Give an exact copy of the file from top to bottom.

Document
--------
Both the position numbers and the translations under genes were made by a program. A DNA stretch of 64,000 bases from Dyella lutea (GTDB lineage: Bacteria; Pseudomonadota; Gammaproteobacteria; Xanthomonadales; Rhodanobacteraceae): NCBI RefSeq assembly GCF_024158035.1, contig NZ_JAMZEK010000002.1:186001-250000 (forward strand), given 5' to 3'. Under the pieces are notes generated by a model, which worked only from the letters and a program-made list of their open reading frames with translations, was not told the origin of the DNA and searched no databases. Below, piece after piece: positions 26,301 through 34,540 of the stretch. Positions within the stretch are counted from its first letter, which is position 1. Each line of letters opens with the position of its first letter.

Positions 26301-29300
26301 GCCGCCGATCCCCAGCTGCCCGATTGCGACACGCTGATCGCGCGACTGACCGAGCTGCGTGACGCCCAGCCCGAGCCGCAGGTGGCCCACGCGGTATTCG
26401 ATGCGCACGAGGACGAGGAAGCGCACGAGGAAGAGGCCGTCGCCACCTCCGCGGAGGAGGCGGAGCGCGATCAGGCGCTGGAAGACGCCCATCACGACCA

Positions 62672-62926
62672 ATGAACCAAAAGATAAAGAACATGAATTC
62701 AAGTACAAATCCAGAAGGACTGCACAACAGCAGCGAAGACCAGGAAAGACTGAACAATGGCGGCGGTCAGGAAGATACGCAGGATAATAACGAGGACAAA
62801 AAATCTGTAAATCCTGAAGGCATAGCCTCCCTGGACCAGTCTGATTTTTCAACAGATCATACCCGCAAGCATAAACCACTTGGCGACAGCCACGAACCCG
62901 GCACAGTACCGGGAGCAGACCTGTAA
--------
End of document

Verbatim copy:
Both the position numbers and the translations under genes were made by a program. A DNA stretch of 64,000 bases from Dyella lutea (GTDB lineage: Bacteria; Pseudomonadota; Gammaproteobacteria; Xanthomonadales; Rhodanobacteraceae): NCBI RefSeq assembly GCF_024158035.1, contig NZ_JAMZEK010000002.1:186001-250000 (forward strand), given 5' to 3'. Under the pieces are notes generated by a model, which worked only from the letters and a program-made list of their open reading frames with translations, was not told the origin of the DNA and searched no databases. Below, piece after piece: positions 26,301 through 34,540 of the stretch. Positions within the stretch are counted from its first letter, which is position 1. Each line of letters opens with the position of its first letter.

Positions 26301-29300
26301 GCCGCCGATCCCCAGCTGCCCGATTGCGACACGCTGATCGCGCGACTGACCGAGCTGCGTGACGCCCAGCCCGAGCCGCAGGTGGCCCACGCGGTATTCG
26401 ATGCGCACGAGGACGAGGAAGCGCACGAGGAAGAGGCCGTCGCCACCTCCGCGGAGGAGGCGGAGCGCGATCAGGCGCTGGAAGACGCCCATCACGACCA

Positions 62672-62926
62672 ATGAACCAAAAGATAAAGAACATGAATTC
62701 AAGTACAAATCCAGAAGGACTGCACAACAGCAGCGAAGACCAGGAAAGACTGAACAATGGCGGCGGTCAGGAAGATACGCAGGATAATAACGAGGACAAA
62801 AAATCTGTAAATCCTGAAGGCATAGCCTCCCTGGACCAGTCTGATTTTTCAACAGATCATACCCGCAAGCATAAACCACTTGGCGACAGCCACGAACCCG
62901 GCACAGTACCGGGAGCAGACCTGTAA